The COVID-19 pandemic gave rise to many new medical laboratories in St Vincent and the Grenadines (SVG), which remain unmonitored.
This concern was raised by Minister of Health and the Environment, St Clair Prince as he opened debate on the Medical Laboratories Bill 2022 in Parliament on Tuesday, October 25.
The minister said these labs which “popped up during COVID” was a response to a demand for testing.
“There was a demand, and they just jumped right in to fill that demand.”
Prince further stated that if medical labs continue to remain “unregulated and unmonitored,” people “will never be sure about their results.”
He cautioned that “a lab result is only as accurate as the quality of lab system that provides it.”
Minister Prince also stressed the need to ensure that medical labs “meet international standards.”
The many labs that popped up over the last two years have put a strain on the capacity of the Ministry of Health to monitor them.
And Prince said that his ministry “found it a challenge to curtail these activities by individuals and entities.”
He stressed that these activities threatened to derail the credibility of testing protocols.
As a result of this threat, Minister Prince said urgent action was needed to “regulate these services nationally.”
As he led the debate, Minister Price said the Bill seeks to provide for the establishment of a Medical Laboratories Council.
This Council will provide monitoring, licencing and inspection of the operations of Medical Laboratories in St Vincent and the Grenadines.
Prince said that the Bill “is as significant as it is timely,” and comes at a critical period in the delivery of health services in St Vincent and the Grenadines (SVG).
“It is a time when we are doubling down on reformation and revolution of the health sector.
“We are indeed expanding and modernizing the health sector,” Minister Prince said.
Stressing the importance of medical labs, the minister pointed out that accurate and reliable lab diagnosis is the foundation of this country’s “disease prevention and management thrust.”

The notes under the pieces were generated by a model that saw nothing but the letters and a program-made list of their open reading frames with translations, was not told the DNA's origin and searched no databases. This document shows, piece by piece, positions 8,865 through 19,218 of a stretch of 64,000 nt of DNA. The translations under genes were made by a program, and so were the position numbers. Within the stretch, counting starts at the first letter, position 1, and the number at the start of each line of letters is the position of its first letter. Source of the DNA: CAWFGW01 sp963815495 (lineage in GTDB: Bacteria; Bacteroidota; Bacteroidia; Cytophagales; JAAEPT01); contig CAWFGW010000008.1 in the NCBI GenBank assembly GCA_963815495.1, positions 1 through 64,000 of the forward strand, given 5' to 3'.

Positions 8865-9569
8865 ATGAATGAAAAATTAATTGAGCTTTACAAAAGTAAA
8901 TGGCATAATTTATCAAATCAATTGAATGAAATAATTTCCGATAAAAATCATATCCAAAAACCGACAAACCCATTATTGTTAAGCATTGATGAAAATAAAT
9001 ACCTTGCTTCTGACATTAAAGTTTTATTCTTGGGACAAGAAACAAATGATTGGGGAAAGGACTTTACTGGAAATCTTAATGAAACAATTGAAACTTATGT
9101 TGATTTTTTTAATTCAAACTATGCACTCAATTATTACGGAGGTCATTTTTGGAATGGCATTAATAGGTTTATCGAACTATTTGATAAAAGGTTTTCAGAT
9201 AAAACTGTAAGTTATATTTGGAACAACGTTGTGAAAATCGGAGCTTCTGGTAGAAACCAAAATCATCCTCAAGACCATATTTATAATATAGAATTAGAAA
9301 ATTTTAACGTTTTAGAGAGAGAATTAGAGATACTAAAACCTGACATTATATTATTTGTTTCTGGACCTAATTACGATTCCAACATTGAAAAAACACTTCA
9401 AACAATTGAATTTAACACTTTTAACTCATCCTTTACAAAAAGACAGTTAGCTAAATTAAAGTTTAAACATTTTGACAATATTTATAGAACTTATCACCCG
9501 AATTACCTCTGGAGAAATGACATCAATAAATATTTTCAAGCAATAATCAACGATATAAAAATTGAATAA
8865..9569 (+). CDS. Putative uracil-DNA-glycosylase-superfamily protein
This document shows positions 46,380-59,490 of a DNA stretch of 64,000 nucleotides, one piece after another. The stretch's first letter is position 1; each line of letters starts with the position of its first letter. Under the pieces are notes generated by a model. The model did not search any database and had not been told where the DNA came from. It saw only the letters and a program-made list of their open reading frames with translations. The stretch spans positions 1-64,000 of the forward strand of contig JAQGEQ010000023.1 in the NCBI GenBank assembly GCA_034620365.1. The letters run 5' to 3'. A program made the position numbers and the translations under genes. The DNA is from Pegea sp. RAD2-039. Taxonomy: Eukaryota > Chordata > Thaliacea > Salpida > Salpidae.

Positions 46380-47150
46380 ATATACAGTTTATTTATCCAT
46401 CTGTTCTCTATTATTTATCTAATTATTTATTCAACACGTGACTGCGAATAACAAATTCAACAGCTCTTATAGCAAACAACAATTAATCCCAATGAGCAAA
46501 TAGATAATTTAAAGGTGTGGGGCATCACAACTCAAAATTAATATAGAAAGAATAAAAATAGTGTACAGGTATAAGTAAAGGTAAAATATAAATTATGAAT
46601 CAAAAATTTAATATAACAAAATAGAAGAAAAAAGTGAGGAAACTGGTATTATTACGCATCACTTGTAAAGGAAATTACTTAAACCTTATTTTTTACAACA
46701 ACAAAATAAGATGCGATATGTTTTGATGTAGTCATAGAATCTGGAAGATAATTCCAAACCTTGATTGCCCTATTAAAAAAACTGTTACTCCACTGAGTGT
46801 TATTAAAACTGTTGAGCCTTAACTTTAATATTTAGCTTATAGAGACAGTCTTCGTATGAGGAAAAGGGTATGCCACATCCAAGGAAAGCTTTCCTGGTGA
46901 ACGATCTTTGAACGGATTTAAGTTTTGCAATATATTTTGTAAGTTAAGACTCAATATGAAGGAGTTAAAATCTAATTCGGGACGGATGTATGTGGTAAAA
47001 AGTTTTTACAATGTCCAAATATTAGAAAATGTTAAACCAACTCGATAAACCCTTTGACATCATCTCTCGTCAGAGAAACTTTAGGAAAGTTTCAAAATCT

He added that these labs “are very critical in the wider scheme of things.”
Prince noted that 70-80% of the information used to make “critical decisions in the medical field” have been provided by labs.
While the COVID-19 pandemic highlighted the need for labs to be regulated and monitored, they also played a vital role during the pandemic.
Under this new piece of legislation, owners and operators of medical labs can have their licenses revoked for failure to meet the set requirements and standards which govern both private and public medical labs.
When established, the Medical Laboratories Council will be responsible for the licencing and inspection of labs, and also for their certification and accreditation.
The Minister of Health added that the Bill “is potentially a game changer,” as his ministry seeks to deliver quality health care to the people of SVG.
Giving support to the Bill, West Kingstown Member of Parliament, Daniel Cummings said it comes “at a time when health systems around the world, are challenged.
Locally, the private sector has moved in to fill the gaps, he said.
“We on this side of the House have absolutely no quarrel, in principle, with the regulation of private laboratories.
“It is a necessary step,” the Opposition MP stated.
Cummings however expressed concern that there is “nothing in the Bill that controls the quality of staff that an institution may have.”
He sees this as a precautionary measure to avoid “contamination of samples” which could result in patients receiving inaccurate results.
Cummings added that inaccurate results could also hold serious implications for the patient.
And he underscored the importance of training and monitoring of the staff of these laboratories.
The Medical Laboratories Bill received support from both sides of the House of Assembly and was passed after debate.